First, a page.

Study suggests team sports benefit a child’s mental health

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A nationwide study of 11,235 children aged 9-13, conducted by the journal Public Library of Science (PLOS), found that a child’s mental health is positively affected when participating in team sports .

The study, led by Matt Hoffmann, an assistant professor of kinesiology at Cal State Fullerton, was published in the open-access journal PLOS One.

“As mental health trends continue to change, it’s important to get up-to-date information on the link between organized sports participation and mental health,” Hoffmann said. “In this study, we analyzed one of the most comprehensive datasets to date on the sports participation and mental health of young Americans.”

Parents and guardians reported aspects of a child’s mental health on a behavior checklist. The researchers looked for associations between mental health data and a child’s exercise habits while taking into account other factors that may impact mental health, including household income and overall physical activity.

The analysis concluded that children who play team sports were less likely to suffer from anxiety, depression, withdrawal, social problems and attention deficits. Hoffmann noted that he collected the data before the pandemic.

“We know that regular participation in youth sports has declined during the pandemic due to closures in organized sports leagues and also in school sports,” he said. “At the same time, research has shown that children and adolescents suffer from mental health problems during the pandemic due to factors such as isolation. These results tell us that it is important to re-engage our young people in organized sports, especially team sports, as the pandemic subsides.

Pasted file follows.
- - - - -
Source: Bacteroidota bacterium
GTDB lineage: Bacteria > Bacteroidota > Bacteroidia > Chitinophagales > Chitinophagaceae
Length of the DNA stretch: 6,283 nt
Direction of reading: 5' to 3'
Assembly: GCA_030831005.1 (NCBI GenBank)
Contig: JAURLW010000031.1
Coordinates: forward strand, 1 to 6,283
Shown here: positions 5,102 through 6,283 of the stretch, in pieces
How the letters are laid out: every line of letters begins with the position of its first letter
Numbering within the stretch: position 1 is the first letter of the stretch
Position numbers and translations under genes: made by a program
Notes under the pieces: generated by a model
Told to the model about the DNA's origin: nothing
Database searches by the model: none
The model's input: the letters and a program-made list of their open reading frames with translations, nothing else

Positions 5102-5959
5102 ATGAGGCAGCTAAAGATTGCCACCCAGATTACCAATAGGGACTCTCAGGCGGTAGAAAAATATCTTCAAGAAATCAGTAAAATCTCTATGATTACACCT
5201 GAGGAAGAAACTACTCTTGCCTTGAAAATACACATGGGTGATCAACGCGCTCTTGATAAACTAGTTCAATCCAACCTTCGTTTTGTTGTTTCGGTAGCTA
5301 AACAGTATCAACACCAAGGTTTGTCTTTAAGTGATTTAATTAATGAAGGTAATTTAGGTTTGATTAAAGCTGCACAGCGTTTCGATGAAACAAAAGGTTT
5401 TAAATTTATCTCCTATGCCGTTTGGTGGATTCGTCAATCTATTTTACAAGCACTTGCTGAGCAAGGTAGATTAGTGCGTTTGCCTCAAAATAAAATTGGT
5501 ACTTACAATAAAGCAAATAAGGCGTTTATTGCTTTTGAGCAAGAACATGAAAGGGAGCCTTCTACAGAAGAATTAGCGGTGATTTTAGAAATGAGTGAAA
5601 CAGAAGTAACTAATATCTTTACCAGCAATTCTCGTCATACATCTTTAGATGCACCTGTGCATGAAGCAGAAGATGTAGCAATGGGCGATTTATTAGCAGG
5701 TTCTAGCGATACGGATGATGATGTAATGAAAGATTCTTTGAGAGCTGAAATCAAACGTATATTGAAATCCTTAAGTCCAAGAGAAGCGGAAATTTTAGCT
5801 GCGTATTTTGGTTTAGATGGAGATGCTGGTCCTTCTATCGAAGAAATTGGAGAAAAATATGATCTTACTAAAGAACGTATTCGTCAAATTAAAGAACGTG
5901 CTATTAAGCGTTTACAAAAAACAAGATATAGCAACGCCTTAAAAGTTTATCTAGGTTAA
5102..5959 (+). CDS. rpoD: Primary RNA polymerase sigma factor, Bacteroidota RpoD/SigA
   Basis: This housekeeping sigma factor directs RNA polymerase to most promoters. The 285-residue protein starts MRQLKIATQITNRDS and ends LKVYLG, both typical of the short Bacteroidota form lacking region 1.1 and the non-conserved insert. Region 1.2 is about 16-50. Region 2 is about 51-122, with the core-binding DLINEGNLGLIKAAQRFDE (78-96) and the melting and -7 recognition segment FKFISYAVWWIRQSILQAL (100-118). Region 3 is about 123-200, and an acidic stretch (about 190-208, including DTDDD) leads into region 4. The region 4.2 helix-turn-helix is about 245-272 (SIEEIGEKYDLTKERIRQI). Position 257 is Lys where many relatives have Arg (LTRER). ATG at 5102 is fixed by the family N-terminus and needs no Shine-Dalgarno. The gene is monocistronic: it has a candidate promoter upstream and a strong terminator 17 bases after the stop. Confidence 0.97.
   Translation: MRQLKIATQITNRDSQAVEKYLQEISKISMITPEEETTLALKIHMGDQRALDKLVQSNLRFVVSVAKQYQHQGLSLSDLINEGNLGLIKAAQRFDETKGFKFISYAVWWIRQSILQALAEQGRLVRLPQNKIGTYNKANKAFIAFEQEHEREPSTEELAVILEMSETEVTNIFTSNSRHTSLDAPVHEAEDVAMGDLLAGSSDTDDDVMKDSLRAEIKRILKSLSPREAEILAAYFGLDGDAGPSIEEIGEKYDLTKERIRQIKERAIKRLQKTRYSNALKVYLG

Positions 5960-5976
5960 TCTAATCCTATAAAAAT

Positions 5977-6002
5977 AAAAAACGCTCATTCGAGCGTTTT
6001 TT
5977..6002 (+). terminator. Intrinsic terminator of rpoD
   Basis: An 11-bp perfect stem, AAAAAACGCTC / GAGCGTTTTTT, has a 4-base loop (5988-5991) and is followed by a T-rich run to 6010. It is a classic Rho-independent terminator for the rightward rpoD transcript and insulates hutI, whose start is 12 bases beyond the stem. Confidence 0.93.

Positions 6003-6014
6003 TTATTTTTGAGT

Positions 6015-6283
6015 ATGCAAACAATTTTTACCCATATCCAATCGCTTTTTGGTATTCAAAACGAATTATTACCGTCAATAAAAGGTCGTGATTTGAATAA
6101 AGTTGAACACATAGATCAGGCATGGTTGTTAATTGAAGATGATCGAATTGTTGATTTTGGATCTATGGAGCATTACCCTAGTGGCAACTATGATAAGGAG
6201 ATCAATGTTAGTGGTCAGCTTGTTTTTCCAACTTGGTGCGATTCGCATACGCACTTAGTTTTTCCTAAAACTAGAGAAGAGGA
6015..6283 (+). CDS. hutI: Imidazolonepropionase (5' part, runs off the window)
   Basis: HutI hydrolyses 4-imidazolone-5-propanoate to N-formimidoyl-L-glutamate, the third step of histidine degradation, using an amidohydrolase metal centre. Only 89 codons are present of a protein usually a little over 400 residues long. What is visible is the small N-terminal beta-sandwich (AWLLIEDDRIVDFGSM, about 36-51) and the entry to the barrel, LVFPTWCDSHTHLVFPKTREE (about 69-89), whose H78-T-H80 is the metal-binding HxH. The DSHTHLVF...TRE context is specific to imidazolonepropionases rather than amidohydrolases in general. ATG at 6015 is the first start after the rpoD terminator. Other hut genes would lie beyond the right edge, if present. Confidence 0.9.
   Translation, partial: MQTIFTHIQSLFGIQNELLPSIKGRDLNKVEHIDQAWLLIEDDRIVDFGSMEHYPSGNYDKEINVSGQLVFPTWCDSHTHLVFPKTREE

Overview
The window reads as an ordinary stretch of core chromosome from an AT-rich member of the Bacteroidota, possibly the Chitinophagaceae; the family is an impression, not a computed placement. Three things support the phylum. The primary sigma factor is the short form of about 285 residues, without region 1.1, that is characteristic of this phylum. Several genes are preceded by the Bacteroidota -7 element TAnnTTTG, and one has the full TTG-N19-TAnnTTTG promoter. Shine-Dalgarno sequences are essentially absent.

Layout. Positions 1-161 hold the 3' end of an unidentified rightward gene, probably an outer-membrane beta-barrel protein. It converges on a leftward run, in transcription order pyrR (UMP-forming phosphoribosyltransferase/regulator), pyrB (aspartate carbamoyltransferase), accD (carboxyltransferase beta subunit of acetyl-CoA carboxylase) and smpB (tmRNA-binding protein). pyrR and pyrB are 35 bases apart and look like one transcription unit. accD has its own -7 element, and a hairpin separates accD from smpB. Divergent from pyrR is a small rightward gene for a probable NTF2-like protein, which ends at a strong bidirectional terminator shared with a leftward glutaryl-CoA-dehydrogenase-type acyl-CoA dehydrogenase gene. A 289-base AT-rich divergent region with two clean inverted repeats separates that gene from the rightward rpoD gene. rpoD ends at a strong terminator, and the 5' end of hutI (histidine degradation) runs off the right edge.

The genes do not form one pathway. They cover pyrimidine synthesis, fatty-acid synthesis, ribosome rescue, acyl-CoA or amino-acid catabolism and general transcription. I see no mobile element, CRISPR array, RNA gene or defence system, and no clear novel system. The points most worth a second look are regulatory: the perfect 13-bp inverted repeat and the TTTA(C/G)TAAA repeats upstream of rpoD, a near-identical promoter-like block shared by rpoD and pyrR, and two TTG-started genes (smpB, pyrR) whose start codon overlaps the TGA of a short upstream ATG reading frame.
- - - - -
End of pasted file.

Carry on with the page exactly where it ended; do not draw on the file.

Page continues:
Hoffmann said the most surprising finding was that kids who only played individual sports, like tennis or wrestling, were more likely to have mental health issues than their counterparts who didn’t play any organized sports.

“Previous research has shown that participating in individual sports does not have the same mental health benefits as participating in team sports, but there was no evidence that participating in individual sports can be associated with worse mental health compared to no sport,” he said. “We can’t say anything for sure, but we do know that playing individual sports can involve pressure and stress,” Hoffmann explained. “These athletes don’t have teammates to share losses or failures with, so they can take the blame. “I also think it’s important that we don’t jump to hard conclusions about possible mental health issues that may arise from individual sport participation. Overall, I think more research is needed to determine what may happening with individual sports and their role in the mental health of young people.

Ensuring that young athletes playing individual sports receive support from their parents, guardians and coaches is critical, Hoffman said, as is the need to increase mental health awareness.

“Adults need to be aware of the signs and symptoms of poor mental health in children and look for ways to help. While feelings of sadness after poor performance and some anxiety here and there are a normal part of youth sports, regular signs of possible mental health issues can be cause for concern,” he said. “Improving mental health awareness and literacy for everyone involved in youth sport, including children themselves, is a good place to start.”

Photo courtesy Getty

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